Cyber criminals are becoming more and more sophisticated on an almost daily basis. From websites meant to mimic ones you use regularly, like what we saw recently in the WannaCry attack, to the very latest methods meant to rob you or your business of valuable data — fileless malware.

Fileless malware first made its appearance several years ago, but has been gaining in popularity recently. In 2016 it was believed to be used in the attack on the Democratic National Committee during the U.S. Presidential Election. As the name implies, fileless malware does not need a user to download a file to take root in its host. Rather, it infects systems by attaching to users who access infected online applications.

Without going into too much technical detail, fileless malware is much more difficult to detect and to protect against simply because it's virtually undetectable in how it attacks your system, and it's also very difficult to find once it's there. One such recent attack was launched through a shared Word document with a message requiring the user to "enable content." After connecting to a malicious network, enabling the content launched the malware and allowed the hacker to take command of an entire system through an individual user's stored data.

A Fileless Future

Because many computer users are becoming more and more attuned to traditional malware and how it's used, cyber criminals are constantly working to discover new ways to outsmart users and IT professionals. According to IT blog Threat Post, fileless malware is definitely the future of system attacks. In fact, annual incidents of fileless malware attacks will soon outnumber their forefathers.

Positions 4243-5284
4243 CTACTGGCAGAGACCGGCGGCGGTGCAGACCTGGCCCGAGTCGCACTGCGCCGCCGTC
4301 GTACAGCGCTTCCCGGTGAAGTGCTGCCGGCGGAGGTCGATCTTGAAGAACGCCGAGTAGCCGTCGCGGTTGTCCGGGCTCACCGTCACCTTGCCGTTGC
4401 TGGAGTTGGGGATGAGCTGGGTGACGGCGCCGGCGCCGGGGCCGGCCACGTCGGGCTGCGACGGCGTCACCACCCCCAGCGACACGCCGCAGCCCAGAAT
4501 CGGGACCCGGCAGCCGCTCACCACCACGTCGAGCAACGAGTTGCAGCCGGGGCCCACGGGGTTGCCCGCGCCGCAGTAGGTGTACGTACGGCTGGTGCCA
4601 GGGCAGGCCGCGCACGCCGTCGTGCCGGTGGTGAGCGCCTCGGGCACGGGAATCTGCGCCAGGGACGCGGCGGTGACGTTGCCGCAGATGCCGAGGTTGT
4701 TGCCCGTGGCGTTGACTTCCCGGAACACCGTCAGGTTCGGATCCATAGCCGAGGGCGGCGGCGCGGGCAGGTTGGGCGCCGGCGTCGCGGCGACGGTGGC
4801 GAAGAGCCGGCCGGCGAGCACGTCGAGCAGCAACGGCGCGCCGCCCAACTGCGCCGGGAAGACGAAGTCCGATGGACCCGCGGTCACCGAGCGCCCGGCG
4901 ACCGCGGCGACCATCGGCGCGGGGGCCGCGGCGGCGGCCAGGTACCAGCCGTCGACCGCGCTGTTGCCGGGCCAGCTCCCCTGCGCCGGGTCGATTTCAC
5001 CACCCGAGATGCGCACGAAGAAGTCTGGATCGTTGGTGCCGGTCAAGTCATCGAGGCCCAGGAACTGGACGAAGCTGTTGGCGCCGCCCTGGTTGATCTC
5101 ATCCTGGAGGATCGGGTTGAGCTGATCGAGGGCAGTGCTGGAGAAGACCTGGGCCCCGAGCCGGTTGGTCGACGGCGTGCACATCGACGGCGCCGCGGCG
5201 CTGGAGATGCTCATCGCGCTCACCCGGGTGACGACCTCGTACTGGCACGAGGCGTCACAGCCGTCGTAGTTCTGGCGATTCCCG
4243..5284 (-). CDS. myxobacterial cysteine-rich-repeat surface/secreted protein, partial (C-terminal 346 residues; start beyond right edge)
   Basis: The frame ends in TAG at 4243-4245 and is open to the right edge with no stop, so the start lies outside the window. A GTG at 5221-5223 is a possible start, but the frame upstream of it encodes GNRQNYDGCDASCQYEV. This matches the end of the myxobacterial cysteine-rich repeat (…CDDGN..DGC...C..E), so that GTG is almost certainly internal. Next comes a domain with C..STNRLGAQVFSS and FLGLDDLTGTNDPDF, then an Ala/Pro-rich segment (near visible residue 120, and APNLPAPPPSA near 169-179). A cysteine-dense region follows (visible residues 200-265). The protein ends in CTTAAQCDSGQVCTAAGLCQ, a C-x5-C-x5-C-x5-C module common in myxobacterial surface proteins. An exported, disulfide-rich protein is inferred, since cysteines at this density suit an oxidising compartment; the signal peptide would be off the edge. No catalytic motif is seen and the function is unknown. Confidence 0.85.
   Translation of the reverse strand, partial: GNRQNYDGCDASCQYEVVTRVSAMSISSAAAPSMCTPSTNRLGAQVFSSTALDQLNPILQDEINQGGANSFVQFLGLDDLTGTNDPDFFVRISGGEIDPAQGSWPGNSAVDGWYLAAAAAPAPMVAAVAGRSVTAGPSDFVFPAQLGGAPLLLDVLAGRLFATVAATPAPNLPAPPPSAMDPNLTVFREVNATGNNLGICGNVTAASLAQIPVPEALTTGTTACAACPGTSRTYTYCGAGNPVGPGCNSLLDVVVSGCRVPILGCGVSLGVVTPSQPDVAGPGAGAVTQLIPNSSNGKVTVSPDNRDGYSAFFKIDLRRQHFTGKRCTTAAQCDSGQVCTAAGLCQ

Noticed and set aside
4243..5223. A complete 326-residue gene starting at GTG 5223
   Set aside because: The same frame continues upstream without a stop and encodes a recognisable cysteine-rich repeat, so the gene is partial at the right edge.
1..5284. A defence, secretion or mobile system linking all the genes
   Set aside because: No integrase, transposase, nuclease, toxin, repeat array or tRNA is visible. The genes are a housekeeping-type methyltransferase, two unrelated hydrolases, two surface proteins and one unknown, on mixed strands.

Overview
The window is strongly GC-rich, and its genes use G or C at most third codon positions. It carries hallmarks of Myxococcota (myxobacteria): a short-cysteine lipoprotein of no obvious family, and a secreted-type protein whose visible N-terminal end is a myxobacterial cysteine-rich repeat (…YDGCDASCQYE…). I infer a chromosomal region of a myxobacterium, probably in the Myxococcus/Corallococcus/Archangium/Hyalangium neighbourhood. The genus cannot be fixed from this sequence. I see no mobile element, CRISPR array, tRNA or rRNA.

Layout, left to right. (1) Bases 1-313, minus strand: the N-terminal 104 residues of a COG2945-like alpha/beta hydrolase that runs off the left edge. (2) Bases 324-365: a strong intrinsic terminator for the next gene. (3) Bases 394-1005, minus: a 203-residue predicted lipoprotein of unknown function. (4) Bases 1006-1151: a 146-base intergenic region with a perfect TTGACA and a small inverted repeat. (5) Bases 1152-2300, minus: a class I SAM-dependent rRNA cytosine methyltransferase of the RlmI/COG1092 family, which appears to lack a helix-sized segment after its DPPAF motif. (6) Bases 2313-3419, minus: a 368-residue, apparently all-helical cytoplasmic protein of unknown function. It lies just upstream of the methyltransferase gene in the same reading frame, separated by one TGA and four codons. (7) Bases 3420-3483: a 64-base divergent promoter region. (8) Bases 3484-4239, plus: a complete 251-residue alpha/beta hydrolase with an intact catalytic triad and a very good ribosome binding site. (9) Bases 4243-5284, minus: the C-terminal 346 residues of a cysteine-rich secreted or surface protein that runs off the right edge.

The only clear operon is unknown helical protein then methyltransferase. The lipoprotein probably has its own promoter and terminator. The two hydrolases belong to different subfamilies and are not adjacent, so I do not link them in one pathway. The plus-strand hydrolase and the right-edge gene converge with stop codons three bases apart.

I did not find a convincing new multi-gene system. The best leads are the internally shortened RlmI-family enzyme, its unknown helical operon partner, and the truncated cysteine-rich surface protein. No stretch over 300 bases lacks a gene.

The government is also taking notice, and in October 2016 the Department of Homeland Security issued a bulletin warning of fileless malware and its future potential impacts on individuals and businesses.

Protection Against Fileless Malware

For now, there aren't many solutions available to protect against fileless malware. Protection companies like Intel do offer some solutions. However, because each case of fileless malware is different, it's difficult to craft a one-size-fits-all approach.

As certified IT consultants we recommend companies closely monitor outbound traffic and whether end users are accessing outside networks through standard applications like their calculator, Word or Notepad. Security experts also are recommending IT professionals disable the use of Powershell in their Microsoft systems, as it has shown vulnerability to fileless malware.

About Chicago IT Consultant BKS System

If your small to medium size business is having trouble keeping track of the latest in malware, ransomware or cyber security, it's time you call the experts at BKS Systems in Plainfield, IL. We have over 15 years of experience in managed IT services for the banking, logistics, healthcare and professional services fields. Our objective is to enable clients to concentrate on their core business while we manage the IT systems and any IT requirements to ensure cost effective optimization of networks, servers, and devices with a minimum of service interruptions. Contact us today to discuss our full suite of IT consulting services.